Prolonged lymphocytosis during Ibrutinib therapy

The Bruton’s tyrosine kinase (BTK) inhibitor ibrutinib has outstanding activity in patients with chronic lymphocytic leukemia. Most patients experience lymphocytosis, representing lymphocyte egress from nodal compartments.

This resolves within 8 months in the majority of patients, but a subgroup has lymphocytosis lasting >12 months. Here we report a detailed characterization of patients with persistent lymphocytosis during ibrutinib therapy. Signaling evaluation showed that while BTK is inhibited, downstream mediators of B-cell receptor (BCR) signaling are activated in persistent lymphocytes. These cells cannot be stimulated through the BCR and do not show evidence of target gene activation.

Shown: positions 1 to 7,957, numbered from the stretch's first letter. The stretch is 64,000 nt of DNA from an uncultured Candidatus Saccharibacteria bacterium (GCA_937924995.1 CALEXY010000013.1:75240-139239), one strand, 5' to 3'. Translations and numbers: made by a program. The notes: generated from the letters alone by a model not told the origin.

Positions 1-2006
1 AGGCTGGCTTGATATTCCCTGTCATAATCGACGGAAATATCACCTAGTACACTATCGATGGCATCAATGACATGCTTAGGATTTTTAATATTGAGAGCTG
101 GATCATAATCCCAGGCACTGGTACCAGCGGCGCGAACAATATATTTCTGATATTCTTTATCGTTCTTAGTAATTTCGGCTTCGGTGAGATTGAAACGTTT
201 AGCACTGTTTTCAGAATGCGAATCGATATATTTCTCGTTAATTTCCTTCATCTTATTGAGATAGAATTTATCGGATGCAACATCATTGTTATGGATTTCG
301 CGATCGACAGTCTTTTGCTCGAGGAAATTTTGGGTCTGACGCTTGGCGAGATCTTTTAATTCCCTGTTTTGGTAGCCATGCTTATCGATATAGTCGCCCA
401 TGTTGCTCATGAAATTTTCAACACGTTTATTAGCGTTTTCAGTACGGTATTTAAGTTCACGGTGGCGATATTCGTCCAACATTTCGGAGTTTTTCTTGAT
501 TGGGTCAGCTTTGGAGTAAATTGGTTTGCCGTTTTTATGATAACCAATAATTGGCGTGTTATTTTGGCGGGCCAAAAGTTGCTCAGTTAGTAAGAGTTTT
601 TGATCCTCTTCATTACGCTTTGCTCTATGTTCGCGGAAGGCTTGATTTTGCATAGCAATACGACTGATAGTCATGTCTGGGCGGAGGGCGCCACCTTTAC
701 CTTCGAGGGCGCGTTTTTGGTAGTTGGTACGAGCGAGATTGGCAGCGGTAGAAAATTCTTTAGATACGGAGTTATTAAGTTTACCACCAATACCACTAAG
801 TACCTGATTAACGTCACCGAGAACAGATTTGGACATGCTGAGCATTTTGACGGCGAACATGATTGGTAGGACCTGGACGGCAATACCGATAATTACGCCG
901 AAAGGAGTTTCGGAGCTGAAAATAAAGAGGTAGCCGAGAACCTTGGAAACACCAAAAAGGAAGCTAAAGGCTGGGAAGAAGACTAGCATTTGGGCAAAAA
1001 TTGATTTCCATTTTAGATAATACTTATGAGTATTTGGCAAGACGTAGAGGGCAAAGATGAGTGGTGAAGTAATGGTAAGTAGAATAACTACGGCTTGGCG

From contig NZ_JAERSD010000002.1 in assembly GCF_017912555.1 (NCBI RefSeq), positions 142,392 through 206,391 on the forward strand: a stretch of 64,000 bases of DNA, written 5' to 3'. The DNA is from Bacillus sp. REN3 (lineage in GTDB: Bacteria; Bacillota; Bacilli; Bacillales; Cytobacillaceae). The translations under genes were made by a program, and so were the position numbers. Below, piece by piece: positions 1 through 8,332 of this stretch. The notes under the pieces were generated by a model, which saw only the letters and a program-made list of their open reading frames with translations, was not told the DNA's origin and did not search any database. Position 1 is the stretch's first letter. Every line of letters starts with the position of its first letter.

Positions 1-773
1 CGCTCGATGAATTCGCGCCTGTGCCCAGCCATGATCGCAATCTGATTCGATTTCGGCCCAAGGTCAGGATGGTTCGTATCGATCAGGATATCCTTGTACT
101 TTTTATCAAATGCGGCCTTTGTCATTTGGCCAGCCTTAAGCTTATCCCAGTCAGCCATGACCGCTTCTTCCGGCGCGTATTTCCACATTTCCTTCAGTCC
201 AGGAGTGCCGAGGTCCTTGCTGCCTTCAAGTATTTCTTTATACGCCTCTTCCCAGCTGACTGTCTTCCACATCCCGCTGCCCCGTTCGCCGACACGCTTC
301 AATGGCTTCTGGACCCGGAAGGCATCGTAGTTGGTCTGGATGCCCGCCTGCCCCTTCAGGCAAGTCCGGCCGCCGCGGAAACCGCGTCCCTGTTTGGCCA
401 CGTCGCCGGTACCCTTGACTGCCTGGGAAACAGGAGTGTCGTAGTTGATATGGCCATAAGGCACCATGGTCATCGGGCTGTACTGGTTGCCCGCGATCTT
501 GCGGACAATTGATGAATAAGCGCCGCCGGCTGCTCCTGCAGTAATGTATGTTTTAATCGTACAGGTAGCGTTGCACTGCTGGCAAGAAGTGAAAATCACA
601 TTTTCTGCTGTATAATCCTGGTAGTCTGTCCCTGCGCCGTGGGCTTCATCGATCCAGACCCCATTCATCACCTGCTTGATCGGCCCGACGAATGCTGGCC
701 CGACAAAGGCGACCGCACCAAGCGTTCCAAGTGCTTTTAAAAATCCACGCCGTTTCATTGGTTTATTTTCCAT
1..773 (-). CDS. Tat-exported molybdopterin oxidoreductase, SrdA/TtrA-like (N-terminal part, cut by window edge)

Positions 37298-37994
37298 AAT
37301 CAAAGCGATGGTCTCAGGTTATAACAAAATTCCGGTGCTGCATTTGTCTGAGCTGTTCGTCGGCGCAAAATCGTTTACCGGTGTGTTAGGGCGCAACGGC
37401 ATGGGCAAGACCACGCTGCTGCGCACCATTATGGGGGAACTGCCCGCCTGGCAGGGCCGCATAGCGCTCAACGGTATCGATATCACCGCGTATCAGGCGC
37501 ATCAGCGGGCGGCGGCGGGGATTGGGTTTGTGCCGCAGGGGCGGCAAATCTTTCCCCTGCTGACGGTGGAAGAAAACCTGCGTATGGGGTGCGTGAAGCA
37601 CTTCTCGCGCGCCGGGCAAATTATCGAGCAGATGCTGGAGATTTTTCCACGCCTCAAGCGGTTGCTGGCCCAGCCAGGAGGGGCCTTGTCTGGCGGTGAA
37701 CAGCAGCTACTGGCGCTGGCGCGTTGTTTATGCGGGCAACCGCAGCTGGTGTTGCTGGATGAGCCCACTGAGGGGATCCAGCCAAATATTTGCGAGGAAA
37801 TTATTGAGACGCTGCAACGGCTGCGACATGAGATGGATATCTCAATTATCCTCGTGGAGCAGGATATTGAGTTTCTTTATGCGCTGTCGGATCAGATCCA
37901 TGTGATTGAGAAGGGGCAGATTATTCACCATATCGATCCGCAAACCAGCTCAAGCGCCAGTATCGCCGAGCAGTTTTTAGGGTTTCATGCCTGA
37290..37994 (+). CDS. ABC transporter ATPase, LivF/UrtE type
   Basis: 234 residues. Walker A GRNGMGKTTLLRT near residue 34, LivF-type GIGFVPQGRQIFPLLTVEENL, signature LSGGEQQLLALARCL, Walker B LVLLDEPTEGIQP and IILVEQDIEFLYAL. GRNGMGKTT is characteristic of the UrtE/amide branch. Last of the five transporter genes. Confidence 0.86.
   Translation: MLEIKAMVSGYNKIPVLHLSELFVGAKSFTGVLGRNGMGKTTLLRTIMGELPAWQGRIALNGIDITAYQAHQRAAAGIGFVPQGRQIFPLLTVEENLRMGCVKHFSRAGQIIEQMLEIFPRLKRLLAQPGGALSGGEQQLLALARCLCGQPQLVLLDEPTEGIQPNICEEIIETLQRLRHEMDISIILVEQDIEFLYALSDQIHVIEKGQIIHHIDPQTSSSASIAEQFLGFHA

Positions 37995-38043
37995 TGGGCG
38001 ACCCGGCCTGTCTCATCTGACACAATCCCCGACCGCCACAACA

Progression-free survival is not inferior for patients with prolonged lymphocytosis vs those with traditional responses. Thus, prolonged lymphocytosis is common following ibrutinib treatment, likely represents the persistence of a quiescent clone, and does not predict a subgroup of patients likely to relapse early.

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Ibrutinib Approved for treatment of patients with mantle cell lymphoma; Chronic lymphocytic leukemia is not far behind

The FDA approved the use of ibrutinib, now known as Imbruvica, for the treatment of patients with mantle cell lymphoma.  Ibrutinib is the second drug with ‘breakthrough therapy designation’ to receive FDA approval.  This effort is appaluded and supported by the Leukemia and Lymphoma Society (LLS).  We are also proud to mention that the program is lead by former BCRF fellow, Danelle James, MD, MS. (Medical Director for Pharmacyclics)